Philip Falcone, the billionaire hedge-fund manager who founded Harbinger Capital Partners, LLC, has been sued by the U.S. Securities and Exchange Commission. It was contended that Falcone misappropriated client assets, favored certain investors over others, and illegally manipulated bond prices. The SEC is seeking disgorgement of ill-gotten gains, unspecified financial penalties, and a bar prohibiting Falcone from serving as an officer or director of any public company, according to a statement by the agency. The SEC has settled with Harbert Management Corp., a Birmingham investment firm, which was formerly affiliated with Falcone. SEC Enforcement Director Robert Khuzami said in a statement:
Today’s charges read like the final exam in a graduate course in how to operate a hedge fund unlawfully. Clients and market participants alike were victimized as Falcone unscrupulously used fund assets to pay his personal taxes, manipulated the market for certain bonds, favored some clients at the expense of others, and violated trading rules intended to prohibit manipulative short sales.
The SEC action is the second blow in less than two months for Falcone, who built a $26 billion hedge fund by 2008 with a successful bet against subprime mortgages. Having suffered $23 billion in losses and withdrawals from the peak, Falcone is now in a battle, fighting to keep control of his empire. LightSquared Inc., Harbinger Capital’s biggest investment, filed for bankruptcy in May. Falcone in 2009 took out a $113 million loan from his Special Situations fund to pay personal taxes. The loan was disclosed in the fund’s annual financial statement the following March.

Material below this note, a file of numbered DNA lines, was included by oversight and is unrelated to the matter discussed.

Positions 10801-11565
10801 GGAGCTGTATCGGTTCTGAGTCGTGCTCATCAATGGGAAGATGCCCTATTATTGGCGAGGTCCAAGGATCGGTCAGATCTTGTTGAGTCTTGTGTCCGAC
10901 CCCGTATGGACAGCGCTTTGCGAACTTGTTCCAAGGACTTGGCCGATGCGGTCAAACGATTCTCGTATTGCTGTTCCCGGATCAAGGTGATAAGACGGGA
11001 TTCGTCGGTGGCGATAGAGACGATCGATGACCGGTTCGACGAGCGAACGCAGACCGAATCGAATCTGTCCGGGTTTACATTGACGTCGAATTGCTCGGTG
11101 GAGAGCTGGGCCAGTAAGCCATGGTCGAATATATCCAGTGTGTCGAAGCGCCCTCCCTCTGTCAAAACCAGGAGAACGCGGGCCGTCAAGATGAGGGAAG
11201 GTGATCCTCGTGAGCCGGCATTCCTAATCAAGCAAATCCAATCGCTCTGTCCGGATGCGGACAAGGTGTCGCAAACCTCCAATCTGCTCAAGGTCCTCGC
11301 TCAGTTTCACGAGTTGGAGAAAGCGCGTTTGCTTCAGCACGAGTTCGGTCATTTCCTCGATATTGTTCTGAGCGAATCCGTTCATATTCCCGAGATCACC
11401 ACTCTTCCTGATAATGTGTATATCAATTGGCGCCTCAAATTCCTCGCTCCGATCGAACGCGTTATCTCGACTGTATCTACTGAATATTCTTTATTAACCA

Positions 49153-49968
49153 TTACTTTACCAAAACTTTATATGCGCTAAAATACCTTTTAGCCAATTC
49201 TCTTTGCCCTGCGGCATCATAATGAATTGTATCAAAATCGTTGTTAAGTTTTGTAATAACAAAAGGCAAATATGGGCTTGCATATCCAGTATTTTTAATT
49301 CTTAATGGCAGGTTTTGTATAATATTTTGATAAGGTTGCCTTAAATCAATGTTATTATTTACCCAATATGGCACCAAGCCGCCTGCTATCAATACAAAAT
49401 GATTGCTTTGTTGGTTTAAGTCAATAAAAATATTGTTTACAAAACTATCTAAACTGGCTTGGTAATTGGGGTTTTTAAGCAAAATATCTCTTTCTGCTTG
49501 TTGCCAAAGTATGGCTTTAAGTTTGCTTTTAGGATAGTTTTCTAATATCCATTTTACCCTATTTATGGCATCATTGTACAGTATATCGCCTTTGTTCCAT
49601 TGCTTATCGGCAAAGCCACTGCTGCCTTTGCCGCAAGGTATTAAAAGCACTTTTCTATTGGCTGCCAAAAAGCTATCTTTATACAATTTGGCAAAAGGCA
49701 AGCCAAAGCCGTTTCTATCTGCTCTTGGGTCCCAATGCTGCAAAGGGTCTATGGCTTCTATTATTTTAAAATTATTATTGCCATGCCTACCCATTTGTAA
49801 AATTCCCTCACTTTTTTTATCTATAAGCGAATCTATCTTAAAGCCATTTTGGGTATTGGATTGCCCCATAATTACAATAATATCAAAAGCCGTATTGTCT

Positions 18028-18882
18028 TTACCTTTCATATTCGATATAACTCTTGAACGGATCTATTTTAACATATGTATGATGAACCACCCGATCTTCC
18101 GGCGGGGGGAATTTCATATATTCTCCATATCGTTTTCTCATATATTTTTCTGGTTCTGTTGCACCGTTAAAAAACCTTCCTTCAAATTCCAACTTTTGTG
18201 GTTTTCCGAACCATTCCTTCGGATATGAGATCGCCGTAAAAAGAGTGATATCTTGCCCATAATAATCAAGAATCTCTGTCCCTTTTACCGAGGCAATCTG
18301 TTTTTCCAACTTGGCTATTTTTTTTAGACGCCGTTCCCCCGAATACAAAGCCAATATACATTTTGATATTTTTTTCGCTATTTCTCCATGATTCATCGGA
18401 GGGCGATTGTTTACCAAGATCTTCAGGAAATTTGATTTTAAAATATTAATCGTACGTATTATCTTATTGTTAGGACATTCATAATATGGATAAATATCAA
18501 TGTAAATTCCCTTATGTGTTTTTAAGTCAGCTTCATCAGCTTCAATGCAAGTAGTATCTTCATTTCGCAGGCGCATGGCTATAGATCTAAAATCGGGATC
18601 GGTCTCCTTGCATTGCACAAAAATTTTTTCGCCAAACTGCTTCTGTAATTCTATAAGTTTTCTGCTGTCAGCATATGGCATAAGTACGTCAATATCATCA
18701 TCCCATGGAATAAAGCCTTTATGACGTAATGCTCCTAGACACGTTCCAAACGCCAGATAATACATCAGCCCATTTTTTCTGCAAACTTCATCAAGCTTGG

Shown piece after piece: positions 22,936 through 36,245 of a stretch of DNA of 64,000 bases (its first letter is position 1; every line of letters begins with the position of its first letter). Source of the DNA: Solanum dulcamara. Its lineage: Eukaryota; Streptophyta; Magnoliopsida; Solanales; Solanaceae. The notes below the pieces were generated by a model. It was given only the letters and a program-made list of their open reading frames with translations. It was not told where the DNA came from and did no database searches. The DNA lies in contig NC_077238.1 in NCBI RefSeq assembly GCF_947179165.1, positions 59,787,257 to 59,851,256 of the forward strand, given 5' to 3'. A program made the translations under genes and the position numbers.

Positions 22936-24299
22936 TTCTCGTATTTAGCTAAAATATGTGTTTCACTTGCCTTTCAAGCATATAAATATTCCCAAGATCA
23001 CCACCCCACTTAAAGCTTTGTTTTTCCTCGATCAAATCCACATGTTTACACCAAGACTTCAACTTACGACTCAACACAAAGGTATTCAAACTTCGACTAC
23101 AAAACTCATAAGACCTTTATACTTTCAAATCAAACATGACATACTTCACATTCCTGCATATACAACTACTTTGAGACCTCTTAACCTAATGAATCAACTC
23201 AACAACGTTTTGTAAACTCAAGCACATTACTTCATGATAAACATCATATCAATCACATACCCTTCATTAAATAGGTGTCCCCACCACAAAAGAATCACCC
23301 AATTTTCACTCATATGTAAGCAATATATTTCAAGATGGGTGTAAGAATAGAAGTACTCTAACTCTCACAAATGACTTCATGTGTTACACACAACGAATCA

At the time Falcone borrowed the money, clients were barred from pulling money from the fund. Falcone subsequently repaid the loan with interest. That same year, with client capital locked up, Harbinger, according to reports, allowed Goldman Sachs Group, Inc., which at the end of 2008 had $1 billion invested in two Harbinger funds, to redeem some money from the firm. In April 2011, Harbinger told clients that the government was looking into whether it had engaged in market manipulation in its trading of the debt securities of an undisclosed company from 2006 to 2008. The company whose debt Harbinger traded was said to be MAAX Holdings, a Canadian maker of bathroom fixtures.
Source: The Birmingham News
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